Seften – I served in the U.S. Navy from 2013-2017 as an Avionics Technician out of San Diego. I knew I wanted to work for Delta before I joined the military, as I had family at Delta and toured a couple of AMT schools.  

I couldn’t afford to pay an arm and a leg for school, and always wanted to serve – so I joined the military. Just like Joe, when I got out of the military, all I had a 1998 Chevy Silverado that I drove from San Diego to Atlanta so I could finally go to AMT school. I just joined Delta in April 2018 as an AMT in the Atlanta hangar. 

How did working for Delta help your transition into civilian life?  

Joe – Coming into Delta, my experience was all with helicopters – so I was working with planes and wings I wasn’t used to seeing. On my first day, I was welcomed by experienced AMTs and veterans who took me under their wings. They showed me every step of the way to help me get on my feet. I was able to get off the ground and run very quickly with the help of Delta. 

It provided confidence for a young man and gave me a sense of family, even though I had just walked through the door. I learned all about airplanes quickly – it was quite the experience and an amazing memory for me. 

Seften – The transition into Delta was so smooth. My first day on the job, I was greeted by senior AMTs who showed me the way – just like they did for Joe in 1981. It was so welcoming and such a positive experience. The veterans here are a tight group. It was comforting to know they had my back and would help guide me.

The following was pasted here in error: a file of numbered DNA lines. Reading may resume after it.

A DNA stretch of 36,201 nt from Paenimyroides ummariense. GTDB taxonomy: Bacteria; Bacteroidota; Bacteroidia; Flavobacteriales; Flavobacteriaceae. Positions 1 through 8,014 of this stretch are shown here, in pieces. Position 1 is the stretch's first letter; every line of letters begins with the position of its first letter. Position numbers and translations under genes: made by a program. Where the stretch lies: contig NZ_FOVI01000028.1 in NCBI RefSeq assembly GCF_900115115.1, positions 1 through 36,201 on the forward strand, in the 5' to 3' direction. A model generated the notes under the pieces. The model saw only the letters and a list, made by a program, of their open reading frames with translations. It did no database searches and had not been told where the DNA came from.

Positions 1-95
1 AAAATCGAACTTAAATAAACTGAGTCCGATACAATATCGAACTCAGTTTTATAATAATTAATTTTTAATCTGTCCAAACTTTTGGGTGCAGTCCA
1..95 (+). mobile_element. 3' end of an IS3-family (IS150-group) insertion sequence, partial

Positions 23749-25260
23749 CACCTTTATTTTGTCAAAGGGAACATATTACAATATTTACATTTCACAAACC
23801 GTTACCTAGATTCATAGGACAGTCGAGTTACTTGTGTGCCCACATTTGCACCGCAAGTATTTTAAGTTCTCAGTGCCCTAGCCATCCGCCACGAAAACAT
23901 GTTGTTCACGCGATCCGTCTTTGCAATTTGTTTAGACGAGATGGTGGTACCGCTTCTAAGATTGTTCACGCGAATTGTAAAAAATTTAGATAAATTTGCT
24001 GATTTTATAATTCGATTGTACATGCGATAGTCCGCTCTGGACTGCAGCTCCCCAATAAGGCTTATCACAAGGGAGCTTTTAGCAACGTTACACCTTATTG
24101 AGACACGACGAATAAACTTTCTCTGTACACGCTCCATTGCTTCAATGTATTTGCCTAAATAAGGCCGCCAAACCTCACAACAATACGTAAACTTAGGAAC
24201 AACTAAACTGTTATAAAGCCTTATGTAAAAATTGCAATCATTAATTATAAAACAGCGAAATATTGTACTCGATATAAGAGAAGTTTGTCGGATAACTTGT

What advise do you have for veterans currently transitioning? 

Joe – I would first try to get them to understand that they need all the confidence they can conjure up. There’s always going be something new or something unknown, but don’t let that stop you from moving forward. You have a lot to stand on and a lot of advantages from your experience, and you can take that knowledge to move forward. Don’t be afraid to learn and keep confidence in yourself – it will lead to others having confidence in you. 

Seften – Be yourself and if you need help, know that help is there. We have a great veteran community here at Delta. 

What does Veterans Day mean to you, and how will you be celebrating this year?